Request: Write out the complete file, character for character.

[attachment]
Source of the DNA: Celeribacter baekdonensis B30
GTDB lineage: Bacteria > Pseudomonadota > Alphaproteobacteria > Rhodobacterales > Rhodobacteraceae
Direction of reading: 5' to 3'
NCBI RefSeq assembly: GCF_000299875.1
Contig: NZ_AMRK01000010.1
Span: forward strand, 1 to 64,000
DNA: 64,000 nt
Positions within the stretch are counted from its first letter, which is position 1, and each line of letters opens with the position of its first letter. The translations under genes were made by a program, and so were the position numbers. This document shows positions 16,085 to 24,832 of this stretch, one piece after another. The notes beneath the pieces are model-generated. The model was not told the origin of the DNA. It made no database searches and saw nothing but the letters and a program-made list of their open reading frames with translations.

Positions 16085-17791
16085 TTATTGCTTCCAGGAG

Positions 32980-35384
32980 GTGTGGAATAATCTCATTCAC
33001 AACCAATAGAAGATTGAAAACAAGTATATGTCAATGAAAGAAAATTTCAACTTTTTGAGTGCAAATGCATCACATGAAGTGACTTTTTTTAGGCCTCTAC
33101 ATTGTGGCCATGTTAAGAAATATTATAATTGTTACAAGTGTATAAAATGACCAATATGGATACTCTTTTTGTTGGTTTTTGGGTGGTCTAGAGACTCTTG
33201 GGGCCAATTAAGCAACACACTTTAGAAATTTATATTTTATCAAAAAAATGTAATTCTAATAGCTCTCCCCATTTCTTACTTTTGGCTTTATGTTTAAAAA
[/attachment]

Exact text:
Source of the DNA: Celeribacter baekdonensis B30
GTDB lineage: Bacteria > Pseudomonadota > Alphaproteobacteria > Rhodobacterales > Rhodobacteraceae
Direction of reading: 5' to 3'
NCBI RefSeq assembly: GCF_000299875.1
Contig: NZ_AMRK01000010.1
Span: forward strand, 1 to 64,000
DNA: 64,000 nt
Positions within the stretch are counted from its first letter, which is position 1, and each line of letters opens with the position of its first letter. The translations under genes were made by a program, and so were the position numbers. This document shows positions 16,085 to 24,832 of this stretch, one piece after another. The notes beneath the pieces are model-generated. The model was not told the origin of the DNA. It made no database searches and saw nothing but the letters and a program-made list of their open reading frames with translations.

Positions 16085-17791
16085 TTATTGCTTCCAGGAG

Positions 32980-35384
32980 GTGTGGAATAATCTCATTCAC
33001 AACCAATAGAAGATTGAAAACAAGTATATGTCAATGAAAGAAAATTTCAACTTTTTGAGTGCAAATGCATCACATGAAGTGACTTTTTTTAGGCCTCTAC
33101 ATTGTGGCCATGTTAAGAAATATTATAATTGTTACAAGTGTATAAAATGACCAATATGGATACTCTTTTTGTTGGTTTTTGGGTGGTCTAGAGACTCTTG
33201 GGGCCAATTAAGCAACACACTTTAGAAATTTATATTTTATCAAAAAAATGTAATTCTAATAGCTCTCCCCATTTCTTACTTTTGGCTTTATGTTTAAAAA